Rife with foreboding, studded with the clichés of romanticism (a fatal love, a ferocious storm, a ruined tower, a haunted fountain, a madwoman), Gaetano Donizetti's "Lucia di Lammermoor, " which opened Saturday at the Ordway Center in Minnesota Opera's exceptional, double-cast production, has held the stage since its 1835 premiere -- the only non-comic bel canto opera with a continuous performance history. If not an unequivocal masterpiece -- the music ranges from the sublime (the Act 2 sextet) to the oddly chirpy -- "Lucia" is a repertory mainstay. It helped fuel the bel canto revival of the 1950s and '60s. And its mad scene, a favorite topic of feminist musicology, has made the career of more than one now-legendary soprano.
It's too early to bestow legendary status on Alabama-born Susanna Phillips, the Lucia of the opening-night cast, but she is, as pollsters say, headed in the right direction. Possessing an opulent instrument, Phillips has all the agility her role requires. But she is no wind-up nightingale: her coloratura is about communication, not display. Her quiet singing, with its floated, other-worldly high notes, is exquisite; her acting, lit with intelligence, is charismatic enough to hold the audience's gaze throughout her quarter-hour mad scene (which in this case ends in suicide).
The men surrounding her have been artfully chosen. As Enrico, her blinkered brother, James Westman wields his potent baritone to chilling effect, leaving no doubt that his character's callous treatment of Lucia drives the action. As Edgardo, her beloved, tenor Michael Spyres sounds properly heroic; though running on fumes, he's particularly touching in the final scene. Ben Wager (Raimondo), A.J. Glueckert (Arturo) and John Robert Lindsey (Normanno) sing strongly; Victoria Vargas' Alisa is an island of sanity.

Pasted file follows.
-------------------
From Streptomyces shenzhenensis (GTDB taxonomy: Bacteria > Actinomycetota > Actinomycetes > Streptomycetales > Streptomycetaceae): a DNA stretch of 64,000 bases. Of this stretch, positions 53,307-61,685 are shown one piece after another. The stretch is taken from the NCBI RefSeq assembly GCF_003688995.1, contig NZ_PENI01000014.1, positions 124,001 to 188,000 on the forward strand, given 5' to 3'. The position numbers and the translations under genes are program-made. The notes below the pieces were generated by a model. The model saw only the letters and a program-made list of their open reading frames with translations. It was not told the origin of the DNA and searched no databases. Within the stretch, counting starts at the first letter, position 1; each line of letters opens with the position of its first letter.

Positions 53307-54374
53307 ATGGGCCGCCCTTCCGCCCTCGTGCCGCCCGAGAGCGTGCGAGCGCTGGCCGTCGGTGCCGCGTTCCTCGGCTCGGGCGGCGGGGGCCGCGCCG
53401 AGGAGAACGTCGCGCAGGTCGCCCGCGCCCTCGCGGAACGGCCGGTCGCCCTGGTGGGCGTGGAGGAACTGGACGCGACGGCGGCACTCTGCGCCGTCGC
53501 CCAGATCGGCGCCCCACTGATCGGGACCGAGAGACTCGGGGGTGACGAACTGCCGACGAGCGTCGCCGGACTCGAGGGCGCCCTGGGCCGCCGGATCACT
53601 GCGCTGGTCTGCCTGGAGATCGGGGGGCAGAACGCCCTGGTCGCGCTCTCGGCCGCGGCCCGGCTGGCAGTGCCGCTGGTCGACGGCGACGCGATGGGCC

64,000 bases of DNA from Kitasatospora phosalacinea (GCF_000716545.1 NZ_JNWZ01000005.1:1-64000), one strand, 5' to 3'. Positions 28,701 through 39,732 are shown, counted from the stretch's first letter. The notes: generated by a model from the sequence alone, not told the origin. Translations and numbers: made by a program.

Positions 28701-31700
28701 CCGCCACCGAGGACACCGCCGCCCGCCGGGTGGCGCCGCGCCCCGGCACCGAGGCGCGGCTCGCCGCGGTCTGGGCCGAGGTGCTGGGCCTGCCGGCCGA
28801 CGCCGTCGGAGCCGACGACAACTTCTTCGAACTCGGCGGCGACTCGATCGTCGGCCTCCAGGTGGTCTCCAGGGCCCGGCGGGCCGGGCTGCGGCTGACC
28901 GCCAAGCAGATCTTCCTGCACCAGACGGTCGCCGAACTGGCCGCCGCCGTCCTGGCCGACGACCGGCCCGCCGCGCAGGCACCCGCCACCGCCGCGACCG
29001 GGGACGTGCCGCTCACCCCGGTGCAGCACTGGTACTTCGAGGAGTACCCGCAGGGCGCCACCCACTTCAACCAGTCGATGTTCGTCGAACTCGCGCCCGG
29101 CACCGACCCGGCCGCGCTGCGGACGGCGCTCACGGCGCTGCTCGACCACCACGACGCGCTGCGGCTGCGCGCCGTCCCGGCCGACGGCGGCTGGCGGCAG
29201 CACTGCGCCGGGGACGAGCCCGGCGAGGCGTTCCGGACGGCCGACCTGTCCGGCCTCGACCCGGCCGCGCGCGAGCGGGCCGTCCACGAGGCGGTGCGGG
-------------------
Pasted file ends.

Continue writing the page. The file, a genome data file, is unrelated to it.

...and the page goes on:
At first, director James Robinson seems a bit hamstrung by set designer Christine Jones' hulking, corrugated icebergs, which move about the stage to no apparent purpose and seem intended as a harsh, anti-romantic corrective to this egregiously tuneful opera. But in the second half, with its looming, stylized moon, set and score achieve something like harmony.
Robinson is a master of the telling detail. He introduces Lucia by having her make a snow angel (perfect for Minnesota). He gets enormous mileage from her wedding dress -- before, during and after the ceremony. He's unafraid of the eroticism of the mad scene. And he manages to sustain a modicum of tension in the work's post-climactic closing minutes.
Leonardo Vordoni conducts with a light touch and Italianate flow; flutist Michele Frisch and harpist Min J. Kim deserve solo bows. The chorus sings with articulate vigor.